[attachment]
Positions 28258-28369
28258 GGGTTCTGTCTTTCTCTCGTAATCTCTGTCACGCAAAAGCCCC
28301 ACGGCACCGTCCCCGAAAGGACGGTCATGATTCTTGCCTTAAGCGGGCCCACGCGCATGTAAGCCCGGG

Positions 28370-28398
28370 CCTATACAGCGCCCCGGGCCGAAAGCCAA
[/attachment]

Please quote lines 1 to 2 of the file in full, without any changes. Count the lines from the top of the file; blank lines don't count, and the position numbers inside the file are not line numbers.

Positions 28258-28369
28258 GGGTTCTGTCTTTCTCTCGTAATCTCTGTCACGCAAAAGCCCC